BRYAN, Texas — Federal, state and local transportation agencies have spent decades preparing for the arrival of a connected-vehicle communications technology that could potentially thwart crashes and save lives.
But when transportation leaders met last week at the Texas A&M Transportation Technology Conference, their concerns about the future of the technology was palpable.
Days earlier, Toyota, one of the auto industry’s strongest proponents of using dedicated short-range communications messages, said it would postpone plans to equip all new vehicles with radios to transmit DSRC messages by 2021. It left conference participants wondering about the future of the technology. In some cases, agencies have installed roadside units to carry these messages.
“We do not want to be in a situation where we’re picking between Betamax versus VHS,” said Tom Byron, chief engineer at the Florida Department of Transportation. “It makes us very uncomfortable from a DOT perspective, because we may be investing millions of dollars in something that’s never going to be used.”
DSRC’s challenges are at least twofold. A federal mandate failed to materialize, leaving automakers and other interested parties, such as the Federal Communications Commission, uncertain about its path forward. In the meantime, a cellular version of DSRC messages, broadly known as vehicle-to-everything, or V2X, has emerged as an alternative path because V2X could share information with other vehicles, infrastructure or even bicyclists and pedestrians.
Toyota’s announcement marks the latest chapter in the battle between cellular-V2X and DSRC, leaving the future of DSRC all the more precarious. Though Toyota has paused its plans, company officials say they remain firm proponents of DSRC over the long term.
“We were past the drop-dead time on a decision to put this in, and felt like we had to be honest about what our plans are and how they’ve changed,” Ed Bradley, a program manager in Toyota’s regulatory affairs department, told the conference. “But it in no way, shape or form diminishes our support for DSRC and what we’re thinking and doing as we look to the future.”
Proponents of DSRC hold it up as the only method of communication that has been vetted for more than a decade and is available to deploy now. A 2018 study by the University of Michigan’s Transportation Research Institute found that as many as 8.1 million crashes and 44,000 deaths could be prevented if V2X technology was deployed today compared with waiting three years to develop and evaluate competing technologies.
DSRC advocates see Toyota’s decision as a setback, but not the end of the road.
“It’s key that they’re pushing the ‘pause’ button,” said Greg Winfree, executive director of the Texas A&M Transportation Institute. “It’s not the ‘eject’ button. It’s not the ‘We’re going to find a new technology’ button. It’s ‘We still believe in this technology and the power of connected vehicles to save lives and reduce injuries.’ ”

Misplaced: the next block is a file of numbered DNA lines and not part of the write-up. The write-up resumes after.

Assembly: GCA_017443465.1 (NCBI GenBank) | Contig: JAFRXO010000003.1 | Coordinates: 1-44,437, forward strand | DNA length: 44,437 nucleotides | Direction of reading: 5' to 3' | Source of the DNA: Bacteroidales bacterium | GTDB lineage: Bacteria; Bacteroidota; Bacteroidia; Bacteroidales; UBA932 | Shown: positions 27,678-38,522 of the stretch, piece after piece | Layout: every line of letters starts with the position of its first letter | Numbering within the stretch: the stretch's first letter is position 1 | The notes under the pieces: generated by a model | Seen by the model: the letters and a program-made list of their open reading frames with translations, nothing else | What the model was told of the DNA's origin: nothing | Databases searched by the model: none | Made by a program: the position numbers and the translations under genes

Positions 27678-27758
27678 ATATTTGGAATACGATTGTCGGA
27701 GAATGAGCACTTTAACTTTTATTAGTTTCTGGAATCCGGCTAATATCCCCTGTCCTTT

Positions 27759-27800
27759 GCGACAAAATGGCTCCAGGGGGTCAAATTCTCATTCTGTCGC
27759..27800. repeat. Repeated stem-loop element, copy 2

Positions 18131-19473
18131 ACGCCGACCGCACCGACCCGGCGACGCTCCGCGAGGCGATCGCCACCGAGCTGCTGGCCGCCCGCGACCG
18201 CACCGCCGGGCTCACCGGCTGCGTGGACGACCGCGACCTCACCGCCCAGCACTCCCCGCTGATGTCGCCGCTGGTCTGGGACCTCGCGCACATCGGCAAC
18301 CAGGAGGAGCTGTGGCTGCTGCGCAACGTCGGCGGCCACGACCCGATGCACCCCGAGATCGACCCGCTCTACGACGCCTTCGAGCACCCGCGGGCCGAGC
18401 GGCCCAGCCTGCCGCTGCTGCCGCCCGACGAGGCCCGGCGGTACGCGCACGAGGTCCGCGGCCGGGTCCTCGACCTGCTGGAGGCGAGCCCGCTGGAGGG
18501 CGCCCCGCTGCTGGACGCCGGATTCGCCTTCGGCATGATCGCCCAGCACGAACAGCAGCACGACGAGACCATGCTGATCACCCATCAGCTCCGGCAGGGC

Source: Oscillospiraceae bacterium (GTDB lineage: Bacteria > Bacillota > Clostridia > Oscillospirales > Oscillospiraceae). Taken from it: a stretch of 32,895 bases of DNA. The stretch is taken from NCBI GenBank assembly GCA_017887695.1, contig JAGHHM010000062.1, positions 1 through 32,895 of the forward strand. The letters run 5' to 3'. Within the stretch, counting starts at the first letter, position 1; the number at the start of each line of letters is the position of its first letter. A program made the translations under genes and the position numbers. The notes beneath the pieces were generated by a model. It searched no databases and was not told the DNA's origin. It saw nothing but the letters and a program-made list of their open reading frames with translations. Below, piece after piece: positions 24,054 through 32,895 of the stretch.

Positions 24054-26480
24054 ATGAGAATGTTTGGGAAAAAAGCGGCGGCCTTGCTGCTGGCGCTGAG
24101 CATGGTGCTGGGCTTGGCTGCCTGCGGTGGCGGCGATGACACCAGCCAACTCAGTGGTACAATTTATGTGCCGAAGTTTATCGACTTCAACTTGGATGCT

But automakers are hesitant to pay for additional equipment, especially if their competitors are not mandated to do the same. Because they already install equipment for cellular connectivity, Bluetooth, LTE and 4G LTE, and even SiriusXM, they’re reluctant to add another radio.
“How do we guarantee [improved] safety when their motivation is profit from getting as much content into the vehicle and obtaining data from the vehicle,” said Jim Barbaresso, national practice leader for intelligent transportation at HNTB, a consulting firm that advises clients on infrastructure projects. “It’s going to be this tug of war between those two things.”
Toyota isn’t the only automaker caught in the middle. Last June, General Motors said it would install DSRC-based V2X communications systems in a “high-volume Cadillac crossover” by 2023, and then extend the technology throughout the brand’s lineup. But in recent comments to the U.S. Department of Transportation, the automaker hedged, saying, “DSRC has demonstrated the technical capability” while adding that cellular technology “also holds promise”
One potential solution might be to install dual-mode equipment capable of discerning safety messages sent via DSRC or cellular methods. Suppliers such as Bosch and Continental have developed and marketed such capabilities. Benefits from a so-called interoperable system might allow automakers to launch V2X systems now without waiting for the technology battle to play out. It might also add a layer of redundancy over the long term.
But Hongsheng Lu, a Toyota researcher speaking at the conference, cast doubt on the viability of such an approach.
“That would increase the cost on the user side without increasing the benefits,” he said. “And since these technologies are not interoperable, they’ll need additional spectrum, and as a result, we’d have to cut down the applications we planned to support. … We face a complex cost-benefit equation, a confusing technology market, and unclear government policy outlook.”